Jeff Cooper, who writes a subscription service under Minyanville, reported on Wednesday the following: "As offered in recent columns, the end of June this year ties into the beginning of some powerfully explosive negative cycles. Maybe it's nothing. But I hear reports that Iran is sending two war ships to confront the Israeli blockade while at the same time Saudi Arabia has given Israel permission to use its air space." The Saudi permission has been confirmed.

I keep saying this market is a tinder box waiting for a match. We don't know who will provide the match or who will light it but until we get through August, which is the vulnerable period from a cycle perspective and some potentially significant astrological events (Arch Crawford is predicting a market crash worse than anything anyone has seen before), I think it's very dangerous to be long the stock market.

I've been crying wolf so long I've developed a howl in my voice (old timers will remember the song "Little Red Riding Hood" by Sam the Sham and the Pharaohs--Li'l Red Riding Hood). Instead of using the words "I don't think little big girls should go walkin' in these spooky old woods alone", I'd use "I don't think little big traders should go tradin' in these spooky old markets alone." Bring along some protection (puts) to beat back the bad wolves out there. I've been warning about the next leg down for what seems forever and it may not come for another month or two, or it could start tomorrow. Play it safe and keep your risk under control at all times, both sides.

Good luck and I'll be back with you next Thursday.

Key Levels for SPX:
- cautiously bullish above 1116
- bearish below 1088

Key Levels for DOW:
- cautiously bullish above 10550
- bearish below 10186

Key Levels for NDX:
- cautiously bullish above 1945
- bearish below 1844

Key Levels for RUT:
- cautiously bullish above 675
- bearish below 651

Keene H. Little, CMT

New Option Plays

Long Candidate Breaking Out to New Highs

by Scott Hawes

Click here to email Scott Hawes


Express Scripts, Inc - ESRX - close 52.74 change -0.41 stop 49.80

Company Description:
Express Scripts, Inc. is a pharmacy benefit management (PBM) operating in North America. It offers a range of services, which include health maintenance organizations (HMOs), health insurers, third-party administrators, employers, union-sponsored benefit plans, workers' compensation plans and government health programs. The Company operates in two business segments: PBM and Emerging Markets (EM). The PBM segment consists of retail network pharmacy management and retail drug card programs, home delivery services, specialty pharmacy services, benefit plan design and consultation, medication therapy and safety through pharmacogenomics, and assistance programs for low-income patients. The EM segment consists of distribution of pharmaceuticals and medical supplies to providers and clinics, distribution of fertility pharmaceuticals requiring special handling or packaging, and healthcare account administration and implementation of consumer-directed healthcare solutions.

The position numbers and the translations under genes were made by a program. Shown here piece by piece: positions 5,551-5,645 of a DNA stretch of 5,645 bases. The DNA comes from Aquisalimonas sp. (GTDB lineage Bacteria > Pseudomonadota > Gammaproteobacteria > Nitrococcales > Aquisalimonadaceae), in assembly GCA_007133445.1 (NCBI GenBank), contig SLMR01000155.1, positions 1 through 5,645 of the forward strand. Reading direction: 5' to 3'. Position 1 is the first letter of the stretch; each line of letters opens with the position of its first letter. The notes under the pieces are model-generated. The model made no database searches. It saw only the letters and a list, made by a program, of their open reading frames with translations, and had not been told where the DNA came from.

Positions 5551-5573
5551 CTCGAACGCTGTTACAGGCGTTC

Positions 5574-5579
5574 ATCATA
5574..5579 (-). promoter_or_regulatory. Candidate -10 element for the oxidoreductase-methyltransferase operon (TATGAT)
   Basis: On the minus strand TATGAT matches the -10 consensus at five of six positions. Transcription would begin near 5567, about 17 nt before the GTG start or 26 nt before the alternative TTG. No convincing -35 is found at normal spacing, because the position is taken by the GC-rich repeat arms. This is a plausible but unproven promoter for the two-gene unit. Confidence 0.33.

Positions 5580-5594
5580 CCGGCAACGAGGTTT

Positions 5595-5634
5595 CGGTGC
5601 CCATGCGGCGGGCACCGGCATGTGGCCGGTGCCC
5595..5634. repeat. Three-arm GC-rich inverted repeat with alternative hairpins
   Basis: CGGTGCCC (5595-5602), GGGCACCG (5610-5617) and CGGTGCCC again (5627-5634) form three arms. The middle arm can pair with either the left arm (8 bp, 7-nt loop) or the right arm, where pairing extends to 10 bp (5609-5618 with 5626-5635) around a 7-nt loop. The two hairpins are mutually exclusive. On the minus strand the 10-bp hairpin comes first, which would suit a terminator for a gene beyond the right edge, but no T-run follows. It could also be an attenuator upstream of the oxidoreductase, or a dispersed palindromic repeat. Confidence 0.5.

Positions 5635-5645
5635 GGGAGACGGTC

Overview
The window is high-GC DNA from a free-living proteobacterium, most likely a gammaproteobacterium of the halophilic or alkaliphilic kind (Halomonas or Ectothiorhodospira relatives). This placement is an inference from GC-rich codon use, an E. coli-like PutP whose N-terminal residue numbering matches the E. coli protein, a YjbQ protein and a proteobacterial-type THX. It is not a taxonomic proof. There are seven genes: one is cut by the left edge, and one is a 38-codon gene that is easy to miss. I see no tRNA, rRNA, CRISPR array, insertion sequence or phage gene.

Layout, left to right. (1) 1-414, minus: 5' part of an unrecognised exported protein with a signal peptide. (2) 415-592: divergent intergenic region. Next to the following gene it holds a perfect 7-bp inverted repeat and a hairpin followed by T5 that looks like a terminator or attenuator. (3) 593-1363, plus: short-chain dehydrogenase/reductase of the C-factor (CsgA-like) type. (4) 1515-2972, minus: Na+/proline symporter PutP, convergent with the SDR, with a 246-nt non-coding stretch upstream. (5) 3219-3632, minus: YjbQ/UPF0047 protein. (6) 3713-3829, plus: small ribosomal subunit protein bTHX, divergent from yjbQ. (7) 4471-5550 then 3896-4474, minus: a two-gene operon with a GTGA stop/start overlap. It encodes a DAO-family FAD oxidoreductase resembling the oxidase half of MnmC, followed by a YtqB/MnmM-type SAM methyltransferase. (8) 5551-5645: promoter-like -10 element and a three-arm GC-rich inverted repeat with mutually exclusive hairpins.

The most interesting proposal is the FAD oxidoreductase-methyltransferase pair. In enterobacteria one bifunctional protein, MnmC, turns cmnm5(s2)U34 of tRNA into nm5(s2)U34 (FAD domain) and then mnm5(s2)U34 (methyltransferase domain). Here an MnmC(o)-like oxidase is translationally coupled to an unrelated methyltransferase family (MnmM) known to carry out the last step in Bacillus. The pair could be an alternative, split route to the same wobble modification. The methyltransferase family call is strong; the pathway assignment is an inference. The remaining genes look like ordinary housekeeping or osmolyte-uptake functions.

Target(s): 53.70, 54.75
Key Support/Resistance Areas: 54.00, 51.25, 50.00
Time Frame: Several weeks

Why We Like It:
ESRX has been a strong performer despite the market weakness over the past six weeks. The stock has built quite an impressive congestion area between $50.00 and $51.50 since late March and recently broke out printing a new high. The stock is now turning back to retest the key pivot area and I suggest we take advantage of any weakness the stock gives us. In addition, the stock's 20-day and 50-day SMA's are near $51.25 which should provide solid support if the ESRX trades down there. I would like to use $51.90 as an area to initiate long positions. I believe the market will give us this level and allow ESRX to break out to new highs. Our targets are $53.70 and $54.75 (which would be a new all time high for the stock). We'll use a stop at $49.50 which is at the bottom of the congestion area and below the aforementioned SMA's, but I will be surprised if ESRX trades down there unless the overall market is under severe pressure. Aggressive traders may consider entering now but I think if we are patient we will get filled in the coming days on market weakness, which is bound to happen.

Suggested Position: Buy August $52.50 CALL if ESRX trades down near $51.90, current ask $3.10, estimated ask at entry $2.60

Annotated Chart:

Entry on June xx
Earnings Date 7/29/10 (unconfirmed)
Average Daily Volume: 5.5 million
Listed on 6/17/10

In Play Updates and Reviews

Short Position Closed

by Scott Hawes

Click here to email Scott Hawes
Current Portfolio:

CALL Play Updates

Cisco Systems - CSCO - close 23.16 change -0.12 stop 22.20

Target(s): 23.55, 24.20
Key Support/Resistance Areas: 23.65, 22.55
Time Frame: 1 to 2 weeks

I am hoping to get filled on CSCO in the coming days at $22.85. Monday would actually be best but let's wait for the set-up and see what the market gives us. The stock hit a low of $23.05 today which I mentioned as a good entry for more aggressive traders yesterday. My comments remain the same from the play release. CSCO has been building a nice base for the past 3 to 4 weeks and is trading in a $1 range (4.5%) between $22.55 and $23.55. $22.50 is key pivot level for the stock dating back to 2006. It appears the stock may want to break higher out of this base, but we don't necessarily need that to happen for a profitable trade. CSCO looks stable here with a lot of support and I suggest we take advantage of the reliable price pattern that is being built. I would like to use $22.85 as a trigger to enter long positions. If triggered readers should be able to purchase July $22.00 calls for about $1.30 (current ask is $1.49). If CSCO then proceeds to rally to the top of its base at $23.55 we should make about 55 cents on the position for a +40% gain. If CSCO breaks out it could rally to fill a gap which is up near our more aggressive 2nd target of $24.40 and below the stock's 200-day SMA. Another entry could be considered at $23.05. Our stop will be $22.20. NOTE: I view this trade as potentially being quick.